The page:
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Would you expect the difference in RTs between the three conditions to vary across the blocks of trials?




A hypothetical experiment is run using a visual search task where the "odd-one-out" is to be found within a background of 20 distractor items that are identical to each other apart from a variation in their size. Each stimulus array is displayed on the computer screen until a response is made. The instructions simply tell the participants to touch the stimulus that differs from all the others in the array (ignoring size). For each trial, reaction times (RTs) are measured from the time the stimulus array is presented until contact is made to the touch- sensitive screen.;Six blocks of 60 experimental trials are run. The position and identity of both the target and the set of distractors change randomly from trial to trial. The target is always a letter, either upper-case or lower-case, and the distractors are of three different types;Condition A: The same letter as the target, but in the other case.;e.g.: finding b among B's;Condition B: A different letter to the target in the other case.;e.g.: finding b among H's;Condition C: Non-letters.;e.g.: finding b among 5's;??????????;There are an equal number of trials for each condition randomly mixed within each block (i.e., 20 for each condition per block), and an equal number of upper-case targets (as illustrated in the examples above) and lower-case targets (not illustrated). The experiment is designed so that, across all trials, the similarity between the target and its distractors is equated between all three conditions in terms of physical features.;1. In the Week 8 tutorial, you were shown a model of the cognitive processes that might be involved in performing a same-different letter-matching task. Such a task is different to the odd-one-out task described here and, therefore, the two tasks require rather different processing. Give a theoretical account of the cognitive processes that might be involved in performing the odd-one-out task and use this to explain the following hypothetical results;Mean RT to Condition A is longer than to Conditions B which, in turn, is longer than to Condition C.;Use a diagram only if you think it makes your answer clearer. (Worth 10%);2. Would you expect the difference in RTs between the three conditions to vary across the blocks of trials? That is, is there likely to be an interaction between the Condition and Block factors? Explain your answer.;(Worth 5%);3. Suppose that, instead of touching the odd-one-out target on the screen, participants are asked to name the letter that is different to all the other stimuli as quickly as they can, and the latency to respond is measured. How do you think the pattern of results described in Question 1 might change, if at all, and why?;(Worth 5%);Note that there is no single right answer to these questions. What we are therefore looking for is clear logical thinking that makes sense in the light of the content covered in the Week 8 and Week 9 tutorials. Neither is there any hard- and-fast format for presenting your answers. Just present them in the way you think would be clearest to the reader.;The use of references is unnecessary. You should only refer to the literature if, for some reason, you want to state a fact that needs to be justified from past research.;Additional Requirements;Min Pages: 2;Level of Detail: Show all work;Other Requirements: it should be 550 words (with about 250 for part A, 150 for B and 150 for C)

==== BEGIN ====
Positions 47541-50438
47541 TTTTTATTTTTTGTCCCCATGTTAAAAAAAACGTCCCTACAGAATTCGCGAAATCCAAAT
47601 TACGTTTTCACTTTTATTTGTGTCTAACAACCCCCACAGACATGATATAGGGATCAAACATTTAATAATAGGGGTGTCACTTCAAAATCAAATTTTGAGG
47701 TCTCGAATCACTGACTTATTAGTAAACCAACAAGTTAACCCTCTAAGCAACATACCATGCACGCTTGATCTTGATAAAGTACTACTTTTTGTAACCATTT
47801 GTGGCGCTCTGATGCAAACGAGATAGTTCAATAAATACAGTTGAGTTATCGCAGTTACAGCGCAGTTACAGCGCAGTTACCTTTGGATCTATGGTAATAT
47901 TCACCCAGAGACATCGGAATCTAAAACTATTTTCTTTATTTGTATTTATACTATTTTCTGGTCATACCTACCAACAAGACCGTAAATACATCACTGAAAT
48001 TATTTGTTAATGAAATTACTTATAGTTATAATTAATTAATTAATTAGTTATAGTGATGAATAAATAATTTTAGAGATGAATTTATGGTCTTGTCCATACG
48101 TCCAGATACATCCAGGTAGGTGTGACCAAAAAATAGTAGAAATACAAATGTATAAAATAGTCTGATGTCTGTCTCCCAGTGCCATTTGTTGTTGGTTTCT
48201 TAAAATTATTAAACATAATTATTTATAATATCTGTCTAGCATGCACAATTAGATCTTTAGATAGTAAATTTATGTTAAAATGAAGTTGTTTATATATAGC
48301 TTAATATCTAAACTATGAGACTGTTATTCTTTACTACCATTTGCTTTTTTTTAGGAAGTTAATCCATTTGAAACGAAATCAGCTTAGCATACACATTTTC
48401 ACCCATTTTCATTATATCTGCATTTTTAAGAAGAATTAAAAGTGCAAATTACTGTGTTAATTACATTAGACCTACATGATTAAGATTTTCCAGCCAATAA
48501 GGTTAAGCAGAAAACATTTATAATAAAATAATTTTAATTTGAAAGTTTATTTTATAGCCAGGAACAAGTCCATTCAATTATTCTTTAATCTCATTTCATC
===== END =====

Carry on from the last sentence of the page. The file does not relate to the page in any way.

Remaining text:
Paper#20719 | Written in 18-Jul-2015

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